inkwell.vue.407 : Sasha Lilley, "Capital and Its Discontents: Conversations with Radical Thinkers in a Time of Tumult"
permalink #43 of 131: Lena M. Diethelm (lendie) Thu 12 May 11 19:21
    

re: downward pressure on wages - The annual salary my husband made in 1992
is the same nearly 20 yrs later as what he would be offered NOW.
  
inkwell.vue.407 : Sasha Lilley, "Capital and Its Discontents: Conversations with Radical Thinkers in a Time of Tumult"
permalink #44 of 131: David Wilson (dlwilson) Thu 12 May 11 20:04
    
Low-skilled workers are becoming redundant.  Many low-skilled Blacks
get involved in illegal drugs out of desperation.  Then they are
convicted and incarcerated.  Once out of jail, there is little to no
chance of reintegrating or moving out of poverty.  Thus, a perfect
system of social control.
  
inkwell.vue.407 : Sasha Lilley, "Capital and Its Discontents: Conversations with Radical Thinkers in a Time of Tumult"
permalink #45 of 131: Sharon Lynne Fisher (slf) Thu 12 May 11 21:36
    
#43: me too. I'm earning rates that are the same or less as I earned
from 1988-1991.
  
inkwell.vue.407 : Sasha Lilley, "Capital and Its Discontents: Conversations with Radical Thinkers in a Time of Tumult"
permalink #46 of 131: Angie (coiro) Thu 12 May 11 22:42
    
Let's do talk about labor and workers, then. Upstream you mentioned
Wisconsin (which I, too, took heart from), Sasha.

Let's delve into your interview with labor studies professor Ursula
Huws, and draw too from your catalog of other interviews: what are the
challenges and opportunities this crisis of capitalism present for
labor?

Huws' reflections on how fragmented we've become as a society is of
particular relevance here. That, combined with an eroding belief in the
value of the commons, and with an educational system that leaves
students ignorant of labor history, makes heavy slogging for union
organizers. 

Ursula Huws, for those who'd like to check out her work and thoughts:

<http://ursulahuws.wordpress.com/author/ursulahuws/>

I particularly appreciated her chapter in your book, Sasha.
  
inkwell.vue.407 : Sasha Lilley, "Capital and Its Discontents: Conversations with Radical Thinkers in a Time of Tumult"
permalink #47 of 131: Sasha Lilley (sashalilley) Thu 12 May 11 23:23
    
I'm not entirely sure what happened to a post I wrote earlier, but in
it I agreed entirely with Mark's point about the attempt right now to
turn the clock back to the 19th century and erase all the things that
were won since then by the labor movement, environmentalists, radicals,
and others.  I think he nailed it.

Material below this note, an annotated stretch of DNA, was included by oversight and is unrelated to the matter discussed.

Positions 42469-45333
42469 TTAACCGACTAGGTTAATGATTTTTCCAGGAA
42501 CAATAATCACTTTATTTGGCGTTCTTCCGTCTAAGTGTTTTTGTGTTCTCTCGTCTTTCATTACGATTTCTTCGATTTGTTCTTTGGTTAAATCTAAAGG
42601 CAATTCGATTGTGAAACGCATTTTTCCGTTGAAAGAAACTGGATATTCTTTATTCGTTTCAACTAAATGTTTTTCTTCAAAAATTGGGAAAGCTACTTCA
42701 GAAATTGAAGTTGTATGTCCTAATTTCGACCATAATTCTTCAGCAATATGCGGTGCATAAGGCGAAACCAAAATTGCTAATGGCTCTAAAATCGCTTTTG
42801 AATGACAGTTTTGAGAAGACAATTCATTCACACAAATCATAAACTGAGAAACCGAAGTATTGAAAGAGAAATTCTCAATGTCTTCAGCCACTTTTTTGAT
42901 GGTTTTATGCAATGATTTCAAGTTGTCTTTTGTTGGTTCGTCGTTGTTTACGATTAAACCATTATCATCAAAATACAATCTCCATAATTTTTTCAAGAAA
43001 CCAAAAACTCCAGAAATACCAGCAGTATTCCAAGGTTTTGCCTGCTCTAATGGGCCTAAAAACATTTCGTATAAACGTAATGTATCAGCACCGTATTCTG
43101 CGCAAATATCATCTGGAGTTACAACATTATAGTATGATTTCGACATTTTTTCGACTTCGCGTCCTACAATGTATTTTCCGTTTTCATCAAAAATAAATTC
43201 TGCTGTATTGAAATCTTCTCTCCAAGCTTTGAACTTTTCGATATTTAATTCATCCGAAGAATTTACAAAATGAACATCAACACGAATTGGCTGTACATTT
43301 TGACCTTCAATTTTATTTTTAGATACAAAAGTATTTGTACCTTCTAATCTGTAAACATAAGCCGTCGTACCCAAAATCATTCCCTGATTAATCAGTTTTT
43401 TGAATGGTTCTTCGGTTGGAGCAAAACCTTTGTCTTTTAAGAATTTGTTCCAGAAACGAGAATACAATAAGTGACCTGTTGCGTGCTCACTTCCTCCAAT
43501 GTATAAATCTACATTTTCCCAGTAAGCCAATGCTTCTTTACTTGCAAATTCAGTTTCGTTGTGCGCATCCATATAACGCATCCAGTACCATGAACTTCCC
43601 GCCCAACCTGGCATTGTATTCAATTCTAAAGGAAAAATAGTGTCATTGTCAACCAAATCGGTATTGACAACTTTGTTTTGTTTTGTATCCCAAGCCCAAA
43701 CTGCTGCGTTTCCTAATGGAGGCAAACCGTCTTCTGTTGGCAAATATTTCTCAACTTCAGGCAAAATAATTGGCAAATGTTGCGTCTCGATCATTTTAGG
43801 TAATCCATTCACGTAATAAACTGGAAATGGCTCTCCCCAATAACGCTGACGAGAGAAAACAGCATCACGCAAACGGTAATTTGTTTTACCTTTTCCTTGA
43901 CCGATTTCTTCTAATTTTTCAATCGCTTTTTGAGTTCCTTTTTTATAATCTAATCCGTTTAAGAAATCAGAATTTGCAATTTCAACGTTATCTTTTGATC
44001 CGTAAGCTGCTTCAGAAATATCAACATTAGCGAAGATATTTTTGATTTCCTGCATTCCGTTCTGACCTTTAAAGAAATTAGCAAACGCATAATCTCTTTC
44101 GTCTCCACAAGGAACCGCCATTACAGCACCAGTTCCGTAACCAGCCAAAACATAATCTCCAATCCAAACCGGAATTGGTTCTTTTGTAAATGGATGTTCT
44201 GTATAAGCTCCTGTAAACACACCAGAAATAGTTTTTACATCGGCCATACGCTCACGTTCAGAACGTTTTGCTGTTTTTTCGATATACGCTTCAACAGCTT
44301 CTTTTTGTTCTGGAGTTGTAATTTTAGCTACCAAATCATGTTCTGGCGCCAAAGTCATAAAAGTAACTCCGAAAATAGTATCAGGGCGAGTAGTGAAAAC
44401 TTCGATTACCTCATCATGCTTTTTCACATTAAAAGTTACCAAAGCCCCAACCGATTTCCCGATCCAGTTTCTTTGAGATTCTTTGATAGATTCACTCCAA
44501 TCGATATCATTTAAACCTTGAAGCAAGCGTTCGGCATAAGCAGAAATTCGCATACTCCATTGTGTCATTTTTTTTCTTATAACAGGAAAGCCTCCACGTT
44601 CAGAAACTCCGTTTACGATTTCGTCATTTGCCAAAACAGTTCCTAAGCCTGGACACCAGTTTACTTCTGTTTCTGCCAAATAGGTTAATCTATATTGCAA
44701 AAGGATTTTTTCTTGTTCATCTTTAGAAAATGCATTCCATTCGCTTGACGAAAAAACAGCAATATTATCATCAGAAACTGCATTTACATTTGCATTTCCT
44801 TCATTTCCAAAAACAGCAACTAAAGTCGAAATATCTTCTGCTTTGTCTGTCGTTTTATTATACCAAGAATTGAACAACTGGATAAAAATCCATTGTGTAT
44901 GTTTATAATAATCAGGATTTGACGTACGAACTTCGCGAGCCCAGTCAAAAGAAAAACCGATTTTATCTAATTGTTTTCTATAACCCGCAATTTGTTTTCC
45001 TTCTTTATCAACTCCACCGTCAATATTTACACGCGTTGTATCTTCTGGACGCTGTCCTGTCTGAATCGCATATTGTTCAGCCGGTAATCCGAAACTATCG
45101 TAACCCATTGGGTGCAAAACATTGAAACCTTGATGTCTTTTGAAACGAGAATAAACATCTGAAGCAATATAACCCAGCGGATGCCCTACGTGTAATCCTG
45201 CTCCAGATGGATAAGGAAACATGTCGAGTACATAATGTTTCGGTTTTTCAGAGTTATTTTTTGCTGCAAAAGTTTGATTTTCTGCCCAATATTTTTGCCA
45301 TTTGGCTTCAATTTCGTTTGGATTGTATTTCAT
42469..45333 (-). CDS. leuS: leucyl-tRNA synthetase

Lena and Sharon, what you've observed in your own lives is borne out
by the national numbers. Income grew on average in the US between 1948
and 1982 by 1.7%, but by a measly 0.2% a year from 1982 to 2008.  For
America's richest people -- those who had an average income of $9.1
million -- incomes over the past twenty years grew at 20 times the rate
of the bottom 90%. And as David indicates, African Americans have been
particularly badly hit.  In 2009, the average household income for
African Americans fell to 60% that of white households, from a meagre
peak of 65% in 2000.  (Statistics courtesy of the wonderful economic
journalist Doug Henwood, who is interviewed in my book.)

Gary, aside from the many goods that have become necessities of sorts,
like computers and cellphones, so much personal spending (and
borrowing) has gone to health care, the price of which continues to
soar.  And while the US has one of the most expensive health care
systems in the developed world, Americans score very poorly in by
various health measurements, so it doesn't appear to be working very
well either.
  
inkwell.vue.407 : Sasha Lilley, "Capital and Its Discontents: Conversations with Radical Thinkers in a Time of Tumult"
permalink #48 of 131: Ted Newcomb (tcn) Fri 13 May 11 04:03
    
So, the system works for the top 5% and suppresses the rest of us....

As to workers/work, this might be simplistic, but it's what I think,
so please correct me if I'm wrong....for the past 30 years we have
watched our corporations ship manufacturing and jobs off-shore...is it
any wonder that these corporations now bet against us, just as Wall
Street did with their derivitive markets? Corporations survive by
returning a profit to their shareholders....that profit must now be
derived in foreign markets, oftentimes causing the companies to effect
policies and strategies that work against our economy here at home....

Throw in China's control of our money market and you pretty much have
our current scenario....I know it's more complicated than that, given
the global economy, but in economic darwinian terms only the strong
survive....It should come as no surprise that we are now a 'house
divided' with corporate and National strategies at odds with one
another. 

Other than war, what DO we produce in the U.S. Well, unemployment
obviously, but really what are we producing here?

Not too many win/win scenarios in this model.
  
inkwell.vue.407 : Sasha Lilley, "Capital and Its Discontents: Conversations with Radical Thinkers in a Time of Tumult"
permalink #49 of 131: Mark McDonough (mcdee) Fri 13 May 11 05:20
    
<47> The software here helpfully warns you (and mostly it is helpful)
if someone has made a post while you were writing yours - this makes it
easy to think you've posted (because you hit "Post"), while really in
another tab or window it's asking you if you want to edit your post in
response to the one that slipped in.  So basically, you have to watch
for the "success" message, especially if you're in a fast-moving
conversation like this one.

Anyway, glad you agree about the Gilded Age - the parallels are really
striking to me.
  
inkwell.vue.407 : Sasha Lilley, "Capital and Its Discontents: Conversations with Radical Thinkers in a Time of Tumult"
permalink #50 of 131: Ted Newcomb (tcn) Fri 13 May 11 08:28
    
the parallels are scarily striking! Not what we need to be happening
at the moment. Just not helpful really.